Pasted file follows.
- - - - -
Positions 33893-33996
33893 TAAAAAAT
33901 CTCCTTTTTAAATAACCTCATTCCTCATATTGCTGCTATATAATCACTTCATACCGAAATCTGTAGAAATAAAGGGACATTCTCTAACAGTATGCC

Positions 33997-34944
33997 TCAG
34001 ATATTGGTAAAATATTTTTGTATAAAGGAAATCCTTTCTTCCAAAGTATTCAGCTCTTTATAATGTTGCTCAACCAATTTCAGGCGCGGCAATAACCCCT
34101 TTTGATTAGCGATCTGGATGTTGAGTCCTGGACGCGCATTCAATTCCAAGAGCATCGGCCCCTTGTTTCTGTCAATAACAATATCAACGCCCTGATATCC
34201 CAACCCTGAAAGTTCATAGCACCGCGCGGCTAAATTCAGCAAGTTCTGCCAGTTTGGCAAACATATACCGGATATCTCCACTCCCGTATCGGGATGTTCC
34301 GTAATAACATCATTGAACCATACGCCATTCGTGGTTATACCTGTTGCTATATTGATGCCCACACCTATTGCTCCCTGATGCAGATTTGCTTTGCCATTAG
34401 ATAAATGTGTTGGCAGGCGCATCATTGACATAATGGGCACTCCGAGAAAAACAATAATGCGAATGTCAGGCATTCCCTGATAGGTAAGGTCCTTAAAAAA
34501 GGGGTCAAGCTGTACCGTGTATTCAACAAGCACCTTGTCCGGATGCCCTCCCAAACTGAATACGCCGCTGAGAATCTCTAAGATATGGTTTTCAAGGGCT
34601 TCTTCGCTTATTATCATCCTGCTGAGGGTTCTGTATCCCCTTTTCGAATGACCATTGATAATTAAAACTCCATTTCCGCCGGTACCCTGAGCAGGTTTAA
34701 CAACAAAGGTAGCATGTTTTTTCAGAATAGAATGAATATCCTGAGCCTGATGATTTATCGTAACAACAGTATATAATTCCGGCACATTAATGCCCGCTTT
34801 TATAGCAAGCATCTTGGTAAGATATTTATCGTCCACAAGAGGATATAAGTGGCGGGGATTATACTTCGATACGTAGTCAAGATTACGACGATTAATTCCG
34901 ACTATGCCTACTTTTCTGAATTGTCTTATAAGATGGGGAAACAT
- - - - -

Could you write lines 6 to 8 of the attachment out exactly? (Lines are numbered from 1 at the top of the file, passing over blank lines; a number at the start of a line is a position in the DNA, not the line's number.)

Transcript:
34001 ATATTGGTAAAATATTTTTGTATAAAGGAAATCCTTTCTTCCAAAGTATTCAGCTCTTTATAATGTTGCTCAACCAATTTCAGGCGCGGCAATAACCCCT
34101 TTTGATTAGCGATCTGGATGTTGAGTCCTGGACGCGCATTCAATTCCAAGAGCATCGGCCCCTTGTTTCTGTCAATAACAATATCAACGCCCTGATATCC
34201 CAACCCTGAAAGTTCATAGCACCGCGCGGCTAAATTCAGCAAGTTCTGCCAGTTTGGCAAACATATACCGGATATCTCCACTCCCGTATCGGGATGTTCC